What YouTube Thinks You Want

Sarah Scott

How many times do you look down to see what YouTube is recommending as your next video? How many times is it something totally unrelated? Right now, I am listening to a K-Pop song by the band EXO, and I looked down to my recommended and see a video about Power Rangers, which I have never watched nor looked up. It is also totally unrelated to the video I am currently watching. In an article on Mashable written by Alex Perry it talks about how YouTube will soon allow you to block recommendations from certain channels. Right now you can say you are not interested in a certain video, but in the future you will be able to block channels you don’t want to see.

My recommended videos

YouTube has been constantly evolving, trying to meet consumer and creator expectations. Consumers want to see more of what they like. I know I do. Sometimes YouTube gives me good recommendations. Sometimes the whole Up Next and Recommended section is a bunch of other K-pop songs that I do indeed like to watch, but other times it is full of random videos. YouTube creating this blocking feature is giving more control over what is shown to the consumer. After all, YouTube wants people to watch videos on their platform. So, of course, YouTube would like to show consumers more of what they like and less of what they don’t like. Spotify has a don’t play a certain song or album feature that allows consumers to hear more of what they want, and YouTube providing a similar feature should prove to be beneficial to the platform. YouTube had a good start with the not interested button, but being able to block whole channels will give even more control.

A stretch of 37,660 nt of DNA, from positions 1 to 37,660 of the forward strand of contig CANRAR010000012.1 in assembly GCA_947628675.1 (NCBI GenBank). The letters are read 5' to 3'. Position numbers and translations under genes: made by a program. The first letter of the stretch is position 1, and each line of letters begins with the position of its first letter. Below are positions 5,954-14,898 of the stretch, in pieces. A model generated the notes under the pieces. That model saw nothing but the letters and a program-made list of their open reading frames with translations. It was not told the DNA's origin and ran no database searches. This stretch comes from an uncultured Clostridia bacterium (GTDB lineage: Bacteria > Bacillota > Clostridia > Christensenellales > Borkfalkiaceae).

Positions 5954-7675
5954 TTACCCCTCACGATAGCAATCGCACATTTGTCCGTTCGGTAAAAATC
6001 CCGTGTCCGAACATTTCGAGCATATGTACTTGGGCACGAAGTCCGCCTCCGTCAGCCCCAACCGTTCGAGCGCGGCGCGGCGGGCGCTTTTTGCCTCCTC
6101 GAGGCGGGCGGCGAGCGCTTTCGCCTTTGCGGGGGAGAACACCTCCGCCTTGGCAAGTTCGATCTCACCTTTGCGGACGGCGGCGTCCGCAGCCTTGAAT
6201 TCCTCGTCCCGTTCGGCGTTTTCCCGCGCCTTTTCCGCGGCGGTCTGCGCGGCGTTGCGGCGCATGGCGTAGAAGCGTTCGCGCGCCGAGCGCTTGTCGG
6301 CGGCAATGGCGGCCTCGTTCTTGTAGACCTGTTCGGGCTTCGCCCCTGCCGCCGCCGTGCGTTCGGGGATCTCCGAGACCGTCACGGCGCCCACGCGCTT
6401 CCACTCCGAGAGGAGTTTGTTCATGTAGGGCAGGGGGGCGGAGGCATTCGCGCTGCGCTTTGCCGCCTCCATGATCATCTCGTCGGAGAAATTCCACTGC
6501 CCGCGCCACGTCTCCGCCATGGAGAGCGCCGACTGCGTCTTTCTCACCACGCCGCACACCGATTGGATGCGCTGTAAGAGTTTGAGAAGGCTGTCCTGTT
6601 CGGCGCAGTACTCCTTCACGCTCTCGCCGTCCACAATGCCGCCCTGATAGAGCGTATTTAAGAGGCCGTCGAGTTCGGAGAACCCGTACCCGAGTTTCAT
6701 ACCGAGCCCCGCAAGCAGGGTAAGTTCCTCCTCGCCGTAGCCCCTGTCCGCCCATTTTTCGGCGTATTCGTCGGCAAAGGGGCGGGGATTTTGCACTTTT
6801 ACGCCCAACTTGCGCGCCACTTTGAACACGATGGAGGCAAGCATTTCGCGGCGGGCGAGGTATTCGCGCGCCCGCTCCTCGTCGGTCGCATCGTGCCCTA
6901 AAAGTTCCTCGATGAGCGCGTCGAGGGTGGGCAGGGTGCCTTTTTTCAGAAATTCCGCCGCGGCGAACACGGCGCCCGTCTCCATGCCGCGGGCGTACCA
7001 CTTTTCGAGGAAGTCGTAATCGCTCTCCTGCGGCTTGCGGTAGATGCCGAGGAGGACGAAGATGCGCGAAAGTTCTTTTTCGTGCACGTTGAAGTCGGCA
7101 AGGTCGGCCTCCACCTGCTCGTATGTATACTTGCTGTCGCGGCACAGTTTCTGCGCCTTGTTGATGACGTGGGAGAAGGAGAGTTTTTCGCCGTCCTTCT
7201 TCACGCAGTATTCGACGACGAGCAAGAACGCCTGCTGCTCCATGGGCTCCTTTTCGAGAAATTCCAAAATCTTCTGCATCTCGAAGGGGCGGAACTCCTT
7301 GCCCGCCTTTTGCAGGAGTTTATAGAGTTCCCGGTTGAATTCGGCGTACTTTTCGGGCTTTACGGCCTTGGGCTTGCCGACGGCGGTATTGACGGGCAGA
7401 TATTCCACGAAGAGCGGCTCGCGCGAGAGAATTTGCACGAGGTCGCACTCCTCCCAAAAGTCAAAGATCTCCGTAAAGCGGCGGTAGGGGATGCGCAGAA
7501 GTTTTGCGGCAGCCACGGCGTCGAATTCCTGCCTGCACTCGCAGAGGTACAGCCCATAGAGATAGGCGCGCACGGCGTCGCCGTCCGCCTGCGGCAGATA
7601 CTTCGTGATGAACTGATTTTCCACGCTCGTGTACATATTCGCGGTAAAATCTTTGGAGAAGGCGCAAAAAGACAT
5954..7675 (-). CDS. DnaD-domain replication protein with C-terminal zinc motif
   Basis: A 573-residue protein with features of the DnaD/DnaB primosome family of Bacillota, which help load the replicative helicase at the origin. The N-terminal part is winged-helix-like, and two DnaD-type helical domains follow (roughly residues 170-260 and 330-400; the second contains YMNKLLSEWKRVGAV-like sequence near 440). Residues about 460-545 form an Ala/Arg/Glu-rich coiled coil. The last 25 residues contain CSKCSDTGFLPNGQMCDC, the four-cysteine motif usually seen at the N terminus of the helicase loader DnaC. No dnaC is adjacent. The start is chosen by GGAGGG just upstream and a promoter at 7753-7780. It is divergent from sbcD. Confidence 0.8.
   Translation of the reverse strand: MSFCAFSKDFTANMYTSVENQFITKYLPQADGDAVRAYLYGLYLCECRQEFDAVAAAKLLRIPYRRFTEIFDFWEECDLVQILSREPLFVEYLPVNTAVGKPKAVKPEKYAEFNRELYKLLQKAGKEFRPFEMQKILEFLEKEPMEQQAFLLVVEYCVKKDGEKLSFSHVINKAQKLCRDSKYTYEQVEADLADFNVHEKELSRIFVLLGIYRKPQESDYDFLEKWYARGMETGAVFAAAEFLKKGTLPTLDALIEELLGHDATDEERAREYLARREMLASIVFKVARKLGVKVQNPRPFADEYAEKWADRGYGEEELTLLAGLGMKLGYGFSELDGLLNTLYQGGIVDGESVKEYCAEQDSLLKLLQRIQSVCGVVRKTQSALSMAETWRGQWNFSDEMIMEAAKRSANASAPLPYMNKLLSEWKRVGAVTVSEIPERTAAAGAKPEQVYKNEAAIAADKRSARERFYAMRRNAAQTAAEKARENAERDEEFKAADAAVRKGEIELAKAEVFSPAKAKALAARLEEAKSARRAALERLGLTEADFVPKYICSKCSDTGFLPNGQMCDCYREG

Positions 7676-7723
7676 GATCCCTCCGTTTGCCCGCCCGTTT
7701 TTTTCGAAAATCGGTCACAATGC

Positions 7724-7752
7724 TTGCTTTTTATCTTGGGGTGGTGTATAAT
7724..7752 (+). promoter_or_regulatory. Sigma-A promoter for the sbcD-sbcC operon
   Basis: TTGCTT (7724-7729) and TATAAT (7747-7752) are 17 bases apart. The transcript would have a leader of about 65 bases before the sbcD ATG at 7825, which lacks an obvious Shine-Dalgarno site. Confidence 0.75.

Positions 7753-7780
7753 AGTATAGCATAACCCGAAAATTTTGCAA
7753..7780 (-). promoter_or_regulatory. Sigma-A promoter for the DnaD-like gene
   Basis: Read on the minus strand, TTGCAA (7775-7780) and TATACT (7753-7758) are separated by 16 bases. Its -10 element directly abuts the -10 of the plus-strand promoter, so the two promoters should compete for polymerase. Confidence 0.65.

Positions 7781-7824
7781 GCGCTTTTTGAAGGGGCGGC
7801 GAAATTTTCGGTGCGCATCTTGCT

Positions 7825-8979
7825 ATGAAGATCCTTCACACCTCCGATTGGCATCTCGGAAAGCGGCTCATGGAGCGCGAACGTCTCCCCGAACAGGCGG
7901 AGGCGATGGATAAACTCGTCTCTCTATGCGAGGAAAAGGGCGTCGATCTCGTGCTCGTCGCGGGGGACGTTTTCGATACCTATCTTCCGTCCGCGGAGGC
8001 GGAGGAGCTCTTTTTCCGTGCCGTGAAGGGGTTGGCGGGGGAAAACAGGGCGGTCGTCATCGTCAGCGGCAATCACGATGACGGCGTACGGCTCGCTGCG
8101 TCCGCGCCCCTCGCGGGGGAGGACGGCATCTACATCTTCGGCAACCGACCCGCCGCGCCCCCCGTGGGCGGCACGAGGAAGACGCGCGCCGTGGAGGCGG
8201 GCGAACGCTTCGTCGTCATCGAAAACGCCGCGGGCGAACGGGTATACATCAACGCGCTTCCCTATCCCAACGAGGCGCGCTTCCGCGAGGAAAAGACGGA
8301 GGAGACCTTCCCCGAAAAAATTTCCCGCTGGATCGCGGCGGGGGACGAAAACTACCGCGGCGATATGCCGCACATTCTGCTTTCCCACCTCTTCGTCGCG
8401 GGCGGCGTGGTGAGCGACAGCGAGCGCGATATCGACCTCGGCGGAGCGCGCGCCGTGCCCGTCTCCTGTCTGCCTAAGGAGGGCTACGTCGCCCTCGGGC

Not Interested Feature

The YouTube blog says, “Although we try our best to suggest videos you’ll enjoy, we don’t always get it right, so we are giving you more controls for when we don’t.” It is important for a platform to give some control to their consumers because they can always find a new platform in order to find more of what they want. So, a platform needs to find a way to cater to their audience in order to keep them coming back. The Mashable article says, “Again, it will be a long time before YouTube’s problems go away. But simply letting us rid our homepages of the site’s worst channels is better than nothing, for now.”

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